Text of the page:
Tuesday, August 12, 2014

Chapter 13 - A Veteran Of The Great War: Part 2 - In Flanders Fields

Korzybski: A Biography (Free Online Edition)
Copyright © 2014 (2011) by Bruce I. Kodish 
All rights reserved. Copyright material may be quoted verbatim without need for permission from or payment to the copyright holder, provided that attribution is clearly given and that the material quoted is reasonably brief in extent.

In the first few months after the armistice, one thing seemed abundantly clear—the war had left things in disarray. Alfred, lover of the mathematical sciences and an engineer, had already started wondering, analyzing, trying to figure out what could be done, not only for himself but for Poland and the larger world. His lifework was on the verge of being born.

Alfred had gotten a Little Leather Library edition of Kipling’s Barrack-Room Ballads (which included “Danny Deever") and in the back of the book—small enough to fit into his breast pocket—he kept a card printed with John D. McCrae’s poem “In Flanders Fields”.(5) McCrae, a Canadian-army field surgeon, had composed the poem just outside his surgical tent in the rear of an ambulance after the bloody Second Battle of Ypres in war-torn Belgium in the spring of 1915. McCrae had seen many men die and by the time he himself died in early 1918, his poem was already becoming famous. Alfred had likely heard it recited and sung at many Liberty Bond rallys and memorials for the war dead:

In Flanders fields the poppies blow
Between the crosses, row on row,
That mark our place; and in the sky
The larks, still bravely singing, fly 
Scarce heard amid the guns below.

We are the Dead. Short days ago 
We lived, felt dawn, saw sunset glow, 
Loved and were loved, and now we lie, 
In Flanders fields. 

Take up our quarrel with the foe:
To you from failing hands we throw
The torch; be yours to hold it high. 
If ye break faith with us who die 
We shall not sleep, though poppies grow 
In Flanders fields.      

Alfred had pasted “America’s Answer” by R.W. Lillard, to the back of the card with McCrae’s poem. The last verse of Lillard’s poem, read:
Fear not that ye have died for naught. 
The torch ye threw to us we caught. 
Ten million hands will hold it high, 
and Freedom’s light shall never die!
We’ve learned the lesson that ye taught in Flanders Fields! (6) 

Years later, in 1934 Korzybski recalled both poems while writing a letter explaining the origin of his work to the psychiatrist Helen Flanders Dunbar (Dunbar’s middle name had jogged his memory).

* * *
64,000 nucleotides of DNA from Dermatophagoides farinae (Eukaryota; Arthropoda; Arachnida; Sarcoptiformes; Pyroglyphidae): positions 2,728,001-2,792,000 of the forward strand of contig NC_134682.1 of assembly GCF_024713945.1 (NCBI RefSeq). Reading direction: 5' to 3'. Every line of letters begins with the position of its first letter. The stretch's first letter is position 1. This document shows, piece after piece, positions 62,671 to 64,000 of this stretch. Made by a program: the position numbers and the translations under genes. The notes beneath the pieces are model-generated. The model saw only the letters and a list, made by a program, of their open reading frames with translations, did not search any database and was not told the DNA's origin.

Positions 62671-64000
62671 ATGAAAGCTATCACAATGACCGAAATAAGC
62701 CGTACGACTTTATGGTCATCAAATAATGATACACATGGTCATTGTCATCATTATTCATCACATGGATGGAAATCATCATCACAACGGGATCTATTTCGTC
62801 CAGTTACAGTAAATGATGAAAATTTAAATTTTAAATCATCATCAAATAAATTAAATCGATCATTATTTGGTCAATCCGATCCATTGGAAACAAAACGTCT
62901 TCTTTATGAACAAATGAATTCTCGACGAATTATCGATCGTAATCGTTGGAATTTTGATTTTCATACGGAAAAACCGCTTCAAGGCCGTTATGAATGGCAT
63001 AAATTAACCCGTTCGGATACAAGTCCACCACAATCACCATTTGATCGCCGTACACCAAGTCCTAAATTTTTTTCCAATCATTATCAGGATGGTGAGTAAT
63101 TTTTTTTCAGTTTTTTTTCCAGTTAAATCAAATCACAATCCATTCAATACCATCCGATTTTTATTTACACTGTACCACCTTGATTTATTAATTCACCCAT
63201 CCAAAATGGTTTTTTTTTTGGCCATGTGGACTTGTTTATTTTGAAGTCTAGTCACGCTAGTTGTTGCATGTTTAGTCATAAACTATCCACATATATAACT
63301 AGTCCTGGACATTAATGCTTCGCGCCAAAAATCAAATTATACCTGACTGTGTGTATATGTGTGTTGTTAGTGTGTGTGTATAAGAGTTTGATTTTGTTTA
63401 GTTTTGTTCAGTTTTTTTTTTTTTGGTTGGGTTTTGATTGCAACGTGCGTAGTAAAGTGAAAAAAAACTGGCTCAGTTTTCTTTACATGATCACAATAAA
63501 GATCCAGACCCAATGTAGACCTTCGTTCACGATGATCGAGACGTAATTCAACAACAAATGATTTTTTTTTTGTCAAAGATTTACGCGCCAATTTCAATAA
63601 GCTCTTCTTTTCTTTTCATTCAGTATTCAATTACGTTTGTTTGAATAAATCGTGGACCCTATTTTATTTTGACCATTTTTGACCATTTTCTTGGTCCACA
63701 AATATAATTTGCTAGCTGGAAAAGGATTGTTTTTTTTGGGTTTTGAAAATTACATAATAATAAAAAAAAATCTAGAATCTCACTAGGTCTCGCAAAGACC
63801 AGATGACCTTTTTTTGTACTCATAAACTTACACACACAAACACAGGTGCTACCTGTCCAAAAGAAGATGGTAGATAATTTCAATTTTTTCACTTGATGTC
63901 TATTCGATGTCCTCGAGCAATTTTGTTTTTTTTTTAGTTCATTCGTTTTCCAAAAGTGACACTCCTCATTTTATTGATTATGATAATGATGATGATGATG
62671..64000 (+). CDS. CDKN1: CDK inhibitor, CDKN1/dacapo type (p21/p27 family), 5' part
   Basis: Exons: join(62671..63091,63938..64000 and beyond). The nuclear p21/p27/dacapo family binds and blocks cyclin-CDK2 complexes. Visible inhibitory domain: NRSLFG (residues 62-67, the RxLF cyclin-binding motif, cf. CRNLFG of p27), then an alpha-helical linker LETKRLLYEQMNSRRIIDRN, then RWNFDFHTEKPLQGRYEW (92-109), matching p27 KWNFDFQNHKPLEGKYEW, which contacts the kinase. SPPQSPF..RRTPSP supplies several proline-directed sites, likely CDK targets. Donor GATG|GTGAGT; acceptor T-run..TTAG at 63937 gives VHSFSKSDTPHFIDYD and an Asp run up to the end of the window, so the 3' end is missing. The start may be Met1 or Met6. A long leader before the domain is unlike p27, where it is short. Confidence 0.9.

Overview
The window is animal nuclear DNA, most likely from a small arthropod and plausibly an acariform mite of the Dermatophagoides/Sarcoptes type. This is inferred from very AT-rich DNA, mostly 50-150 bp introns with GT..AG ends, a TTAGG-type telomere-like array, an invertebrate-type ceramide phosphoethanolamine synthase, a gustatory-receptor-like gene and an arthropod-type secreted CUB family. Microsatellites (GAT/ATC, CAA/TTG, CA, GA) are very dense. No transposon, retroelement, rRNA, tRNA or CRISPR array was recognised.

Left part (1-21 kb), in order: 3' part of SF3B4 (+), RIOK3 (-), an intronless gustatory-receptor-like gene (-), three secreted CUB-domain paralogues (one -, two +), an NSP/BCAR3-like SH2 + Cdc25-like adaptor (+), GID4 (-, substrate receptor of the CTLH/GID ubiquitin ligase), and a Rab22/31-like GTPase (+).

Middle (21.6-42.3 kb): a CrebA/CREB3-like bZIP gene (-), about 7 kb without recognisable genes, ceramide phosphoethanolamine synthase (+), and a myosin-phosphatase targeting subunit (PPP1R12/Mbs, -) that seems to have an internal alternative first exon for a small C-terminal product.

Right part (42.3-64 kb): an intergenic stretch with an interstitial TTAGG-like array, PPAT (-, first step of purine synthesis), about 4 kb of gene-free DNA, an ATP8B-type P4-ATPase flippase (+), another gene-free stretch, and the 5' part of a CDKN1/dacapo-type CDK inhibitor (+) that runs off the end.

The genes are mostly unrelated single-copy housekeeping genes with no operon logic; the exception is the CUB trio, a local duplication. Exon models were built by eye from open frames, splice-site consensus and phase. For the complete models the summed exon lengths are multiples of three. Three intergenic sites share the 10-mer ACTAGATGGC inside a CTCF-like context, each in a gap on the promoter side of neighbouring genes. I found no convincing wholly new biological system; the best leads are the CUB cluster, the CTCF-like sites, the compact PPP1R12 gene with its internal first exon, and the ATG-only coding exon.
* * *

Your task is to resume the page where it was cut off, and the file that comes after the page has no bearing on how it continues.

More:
Do you remember the answer? ‘Fear not that ye have died for naught. The torch ye threw to us we caught. Ten million hands will hold it high, and Freedom’s light shall never die! We’ve learned the lesson that ye taught in Flanders Fields!’ Did we? ‘that is the question’. Well Gen. Sem. [General Semantics] was born through pain and in pain. It is an illegitimate child of Mars and the World War, and like Oedipus it fulfills an ancient prophecy and kills the father. If I may quote from my ‘Manhood of Humanity’: ‘Is this climax of the pre-war civilization to be passed unnoticed except for the poetry and the manuring of the battlefields, that the "poppies blow" stronger and better fed?...Is the great sacrifice worth analyzining? There can be only one answer—yes. But, if truth be desired, the analysis must be scientific.' This is approximately the birth certificate of Gen. Sem.(7)

You may download a pdf of all of the book's reference notes (including a note on primary source material and abbreviations used) from the link labeled Notes on the Contents page. The pdf of the Bibliography, linked on the Contents page contains full information on referenced books and articles. 
5. See Patterson, Michael Robert. 

6. "Flanders Field and Replies to Flanders Field" at http://www.nbc-links.com/miscellaneous/FlandersField.html (accessed on 10/26/2010) for a number of poems written in response to McCrae's. 

7. AK to H. Flanders Dunbar, 12/4/1934, AKDA 32.940.

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